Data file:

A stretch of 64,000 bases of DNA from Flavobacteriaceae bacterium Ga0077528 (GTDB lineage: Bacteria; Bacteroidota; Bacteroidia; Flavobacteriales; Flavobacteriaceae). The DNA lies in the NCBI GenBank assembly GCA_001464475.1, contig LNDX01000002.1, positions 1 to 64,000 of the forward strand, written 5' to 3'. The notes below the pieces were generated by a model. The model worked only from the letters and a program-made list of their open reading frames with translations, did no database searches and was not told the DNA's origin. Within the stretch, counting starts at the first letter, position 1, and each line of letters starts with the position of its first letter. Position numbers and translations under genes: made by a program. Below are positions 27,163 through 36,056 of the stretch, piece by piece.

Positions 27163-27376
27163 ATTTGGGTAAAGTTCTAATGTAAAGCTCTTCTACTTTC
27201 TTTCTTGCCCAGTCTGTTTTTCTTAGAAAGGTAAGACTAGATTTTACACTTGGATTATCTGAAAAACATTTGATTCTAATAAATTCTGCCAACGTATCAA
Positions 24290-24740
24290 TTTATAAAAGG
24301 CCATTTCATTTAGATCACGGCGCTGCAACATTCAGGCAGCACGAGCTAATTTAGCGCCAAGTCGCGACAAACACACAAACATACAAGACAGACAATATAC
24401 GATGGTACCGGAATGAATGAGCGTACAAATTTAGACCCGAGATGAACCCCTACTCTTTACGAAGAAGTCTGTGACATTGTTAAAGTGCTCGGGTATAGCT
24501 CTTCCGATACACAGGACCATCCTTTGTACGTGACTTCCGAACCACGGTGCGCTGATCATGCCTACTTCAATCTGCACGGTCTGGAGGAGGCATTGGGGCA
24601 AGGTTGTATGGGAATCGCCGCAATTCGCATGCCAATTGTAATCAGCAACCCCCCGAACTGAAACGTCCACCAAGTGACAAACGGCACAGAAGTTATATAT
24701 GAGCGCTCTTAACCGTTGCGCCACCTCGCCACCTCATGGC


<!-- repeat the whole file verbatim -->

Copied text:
A stretch of 64,000 bases of DNA from Flavobacteriaceae bacterium Ga0077528 (GTDB lineage: Bacteria; Bacteroidota; Bacteroidia; Flavobacteriales; Flavobacteriaceae). The DNA lies in the NCBI GenBank assembly GCA_001464475.1, contig LNDX01000002.1, positions 1 to 64,000 of the forward strand, written 5' to 3'. The notes below the pieces were generated by a model. The model worked only from the letters and a program-made list of their open reading frames with translations, did no database searches and was not told the DNA's origin. Within the stretch, counting starts at the first letter, position 1, and each line of letters starts with the position of its first letter. Position numbers and translations under genes: made by a program. Below are positions 27,163 through 36,056 of the stretch, piece by piece.

Positions 27163-27376
27163 ATTTGGGTAAAGTTCTAATGTAAAGCTCTTCTACTTTC
27201 TTTCTTGCCCAGTCTGTTTTTCTTAGAAAGGTAAGACTAGATTTTACACTTGGATTATCTGAAAAACATTTGATTCTAATAAATTCTGCCAACGTATCAA
Positions 24290-24740
24290 TTTATAAAAGG
24301 CCATTTCATTTAGATCACGGCGCTGCAACATTCAGGCAGCACGAGCTAATTTAGCGCCAAGTCGCGACAAACACACAAACATACAAGACAGACAATATAC
24401 GATGGTACCGGAATGAATGAGCGTACAAATTTAGACCCGAGATGAACCCCTACTCTTTACGAAGAAGTCTGTGACATTGTTAAAGTGCTCGGGTATAGCT
24501 CTTCCGATACACAGGACCATCCTTTGTACGTGACTTCCGAACCACGGTGCGCTGATCATGCCTACTTCAATCTGCACGGTCTGGAGGAGGCATTGGGGCA
24601 AGGTTGTATGGGAATCGCCGCAATTCGCATGCCAATTGTAATCAGCAACCCCCCGAACTGAAACGTCCACCAAGTGACAAACGGCACAGAAGTTATATAT
24701 GAGCGCTCTTAACCGTTGCGCCACCTCGCCACCTCATGGC